9:30AM-2:00PM. This event is FREE. Lunch is included.
LA84Foundation, 2141 W. Adams Blvd. Los Angeles CA 90018
“Man, this isn’t a training, it’s a conversation. Thank you!”
This statement, from a male student-athlete at the conclusion of one of our Mentors in Violence Prevention (MVP) training sessions affirms what we have long believed: teaching sexual violence prevention to student-athletes can be a transformative experience for them if done correctly.MVP is a gender violence, bullying and gay-bashing prevention program that was the first large-scale attempt to apply the bystander approach to issues of sexual and domestic violence. With the recent issuing of its “Dear Colleague Letter,” the Office of Civil Rights now mandates that colleges are responsible for sexual assault prevention as a Title IX compliance issue. MVP also frames gender violence prevention as a leadership responsibility for student-athletes and has been implemented on over 150 college campuses, including the Southeastern, Big Ten, and Atlantic-10, to support their Title IX compliance.
Many student-athletes want to help with violence prevention but lack the skills necessary to intervene in a safe manner. The key is to engage them in a process that leads to empowered skill building and decision-making. The heart of the MVP model is interactive discussion, in single-sex and mixed-gender workshops, using real-life scenarios that speak to the experiences of college students.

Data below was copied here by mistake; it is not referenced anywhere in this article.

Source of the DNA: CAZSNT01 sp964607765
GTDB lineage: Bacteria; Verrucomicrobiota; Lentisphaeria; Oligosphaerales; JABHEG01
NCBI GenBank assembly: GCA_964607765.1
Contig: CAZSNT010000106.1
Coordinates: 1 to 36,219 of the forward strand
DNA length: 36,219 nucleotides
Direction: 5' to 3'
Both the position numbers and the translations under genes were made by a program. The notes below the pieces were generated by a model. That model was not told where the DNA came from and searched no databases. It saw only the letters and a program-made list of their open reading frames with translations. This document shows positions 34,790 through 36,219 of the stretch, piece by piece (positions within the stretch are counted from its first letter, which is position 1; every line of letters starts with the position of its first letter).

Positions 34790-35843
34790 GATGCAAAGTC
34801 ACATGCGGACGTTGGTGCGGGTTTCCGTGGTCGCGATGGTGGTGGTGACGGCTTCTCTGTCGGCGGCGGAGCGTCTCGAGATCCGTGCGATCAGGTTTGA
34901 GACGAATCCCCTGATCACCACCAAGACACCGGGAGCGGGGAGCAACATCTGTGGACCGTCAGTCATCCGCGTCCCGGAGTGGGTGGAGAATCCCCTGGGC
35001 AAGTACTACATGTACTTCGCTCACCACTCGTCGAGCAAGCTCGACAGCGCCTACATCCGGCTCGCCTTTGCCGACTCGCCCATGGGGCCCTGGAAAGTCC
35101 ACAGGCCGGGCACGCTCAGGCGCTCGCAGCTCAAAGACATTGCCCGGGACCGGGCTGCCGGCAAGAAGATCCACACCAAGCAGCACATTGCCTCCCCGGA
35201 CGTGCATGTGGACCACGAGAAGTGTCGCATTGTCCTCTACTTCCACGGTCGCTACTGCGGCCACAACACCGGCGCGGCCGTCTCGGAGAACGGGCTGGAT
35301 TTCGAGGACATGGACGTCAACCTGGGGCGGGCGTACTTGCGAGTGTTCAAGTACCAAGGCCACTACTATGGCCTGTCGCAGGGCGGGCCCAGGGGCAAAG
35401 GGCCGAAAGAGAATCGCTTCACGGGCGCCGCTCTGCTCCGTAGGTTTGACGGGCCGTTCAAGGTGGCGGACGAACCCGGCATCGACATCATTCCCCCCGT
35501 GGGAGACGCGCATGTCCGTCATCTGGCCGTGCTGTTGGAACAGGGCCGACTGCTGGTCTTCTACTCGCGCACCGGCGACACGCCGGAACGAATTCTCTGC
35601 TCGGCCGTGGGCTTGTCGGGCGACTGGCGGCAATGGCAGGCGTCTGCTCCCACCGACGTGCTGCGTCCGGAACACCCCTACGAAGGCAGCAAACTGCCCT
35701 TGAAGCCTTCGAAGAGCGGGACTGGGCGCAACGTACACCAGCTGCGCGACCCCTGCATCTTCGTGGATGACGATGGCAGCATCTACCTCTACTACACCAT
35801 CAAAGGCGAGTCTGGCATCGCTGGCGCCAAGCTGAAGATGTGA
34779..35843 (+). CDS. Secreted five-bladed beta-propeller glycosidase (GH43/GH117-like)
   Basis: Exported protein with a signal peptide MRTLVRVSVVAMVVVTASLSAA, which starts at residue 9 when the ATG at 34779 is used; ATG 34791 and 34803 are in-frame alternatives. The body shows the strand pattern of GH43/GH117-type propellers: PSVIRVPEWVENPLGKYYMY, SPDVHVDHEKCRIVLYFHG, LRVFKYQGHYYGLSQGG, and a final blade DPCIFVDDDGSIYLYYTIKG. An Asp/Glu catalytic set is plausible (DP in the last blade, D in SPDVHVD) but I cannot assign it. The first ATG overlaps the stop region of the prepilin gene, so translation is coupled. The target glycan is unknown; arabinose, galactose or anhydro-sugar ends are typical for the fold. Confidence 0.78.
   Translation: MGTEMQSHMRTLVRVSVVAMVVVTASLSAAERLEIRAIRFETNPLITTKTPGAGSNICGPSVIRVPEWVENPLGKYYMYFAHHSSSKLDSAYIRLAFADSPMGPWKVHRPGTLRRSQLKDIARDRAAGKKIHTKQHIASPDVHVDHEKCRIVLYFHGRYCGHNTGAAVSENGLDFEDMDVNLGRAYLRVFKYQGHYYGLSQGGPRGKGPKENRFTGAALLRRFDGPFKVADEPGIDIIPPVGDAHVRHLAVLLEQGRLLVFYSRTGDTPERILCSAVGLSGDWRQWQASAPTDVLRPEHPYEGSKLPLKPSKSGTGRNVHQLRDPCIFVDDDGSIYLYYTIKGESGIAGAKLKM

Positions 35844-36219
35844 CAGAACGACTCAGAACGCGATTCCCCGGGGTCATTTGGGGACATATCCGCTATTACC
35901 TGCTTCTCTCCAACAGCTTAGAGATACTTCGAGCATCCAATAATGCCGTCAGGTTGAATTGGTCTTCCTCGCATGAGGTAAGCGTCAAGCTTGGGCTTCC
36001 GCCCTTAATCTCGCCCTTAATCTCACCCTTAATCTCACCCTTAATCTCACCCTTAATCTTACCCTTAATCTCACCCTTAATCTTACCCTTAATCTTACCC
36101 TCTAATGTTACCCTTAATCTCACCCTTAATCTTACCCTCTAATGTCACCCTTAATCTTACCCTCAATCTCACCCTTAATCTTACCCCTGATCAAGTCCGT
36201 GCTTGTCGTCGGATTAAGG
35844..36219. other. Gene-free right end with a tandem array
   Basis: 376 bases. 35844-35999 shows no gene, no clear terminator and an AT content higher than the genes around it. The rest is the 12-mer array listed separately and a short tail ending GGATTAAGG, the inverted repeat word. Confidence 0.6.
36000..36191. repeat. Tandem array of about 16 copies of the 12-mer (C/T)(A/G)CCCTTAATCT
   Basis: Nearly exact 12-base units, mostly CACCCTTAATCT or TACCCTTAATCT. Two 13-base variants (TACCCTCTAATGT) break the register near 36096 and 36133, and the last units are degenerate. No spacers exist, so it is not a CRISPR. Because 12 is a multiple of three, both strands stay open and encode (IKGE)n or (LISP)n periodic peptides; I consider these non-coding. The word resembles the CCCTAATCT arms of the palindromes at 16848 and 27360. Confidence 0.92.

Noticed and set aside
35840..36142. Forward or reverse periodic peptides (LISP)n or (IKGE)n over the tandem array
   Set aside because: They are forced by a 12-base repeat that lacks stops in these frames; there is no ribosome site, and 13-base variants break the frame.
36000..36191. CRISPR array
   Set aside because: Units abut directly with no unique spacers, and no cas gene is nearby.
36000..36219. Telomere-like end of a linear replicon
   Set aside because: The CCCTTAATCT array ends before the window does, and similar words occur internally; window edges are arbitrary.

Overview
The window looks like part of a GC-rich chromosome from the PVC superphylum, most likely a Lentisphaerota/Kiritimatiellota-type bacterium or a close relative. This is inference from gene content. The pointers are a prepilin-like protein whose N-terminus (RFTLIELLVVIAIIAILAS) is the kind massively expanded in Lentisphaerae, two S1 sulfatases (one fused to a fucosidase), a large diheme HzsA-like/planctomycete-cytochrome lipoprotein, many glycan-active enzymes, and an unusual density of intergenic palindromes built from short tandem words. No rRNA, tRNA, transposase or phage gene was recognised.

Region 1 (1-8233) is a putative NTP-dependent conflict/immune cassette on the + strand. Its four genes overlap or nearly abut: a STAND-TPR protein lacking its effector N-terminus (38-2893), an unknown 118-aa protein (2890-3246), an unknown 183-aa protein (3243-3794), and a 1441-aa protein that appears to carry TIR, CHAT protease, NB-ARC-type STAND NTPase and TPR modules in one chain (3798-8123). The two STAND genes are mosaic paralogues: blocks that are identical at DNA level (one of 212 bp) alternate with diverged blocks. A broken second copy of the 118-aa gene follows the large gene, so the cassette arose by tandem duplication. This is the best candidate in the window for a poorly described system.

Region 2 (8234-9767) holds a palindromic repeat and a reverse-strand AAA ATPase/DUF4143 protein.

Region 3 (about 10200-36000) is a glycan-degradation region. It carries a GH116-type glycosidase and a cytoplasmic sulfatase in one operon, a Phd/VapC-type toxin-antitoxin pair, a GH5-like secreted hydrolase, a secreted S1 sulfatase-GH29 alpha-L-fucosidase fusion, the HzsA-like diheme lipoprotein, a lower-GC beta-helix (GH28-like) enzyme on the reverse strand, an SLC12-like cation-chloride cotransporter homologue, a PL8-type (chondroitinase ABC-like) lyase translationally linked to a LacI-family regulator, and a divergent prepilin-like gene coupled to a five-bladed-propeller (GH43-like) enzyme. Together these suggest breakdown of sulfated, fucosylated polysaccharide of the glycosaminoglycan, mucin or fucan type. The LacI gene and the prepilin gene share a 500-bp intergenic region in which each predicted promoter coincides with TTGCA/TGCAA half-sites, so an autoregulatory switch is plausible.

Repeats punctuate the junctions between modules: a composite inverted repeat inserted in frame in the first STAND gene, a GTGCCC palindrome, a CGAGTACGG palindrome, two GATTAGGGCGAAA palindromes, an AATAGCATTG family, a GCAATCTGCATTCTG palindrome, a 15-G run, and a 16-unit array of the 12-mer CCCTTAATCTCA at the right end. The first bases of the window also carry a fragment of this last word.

Please join us for a FREE introductory MVP training on Feb 27th at the LA84 Foundation. The training is open to collegiate student-athletes and Athletics’ staff. Lunch will be served. Space is limited to 30 participants.
Register Today. The event is free but registration is required.
For questions and additional information, please contact Justine Siegal, PhD: email@example.com.
“We look at athletes as leaders on campus and whether female or male, they’re going to be bystanders to different situations,” said Amy Bowen, a former three-sport athlete at Gordon College in Massachusetts and now one of MVP’s traveling advocates. “Really this is about empowering them, giving them tools to stand up and be leaders in tough situations, be the activists that change the culture on campus.” (Bangor Daily News, 1/13/13)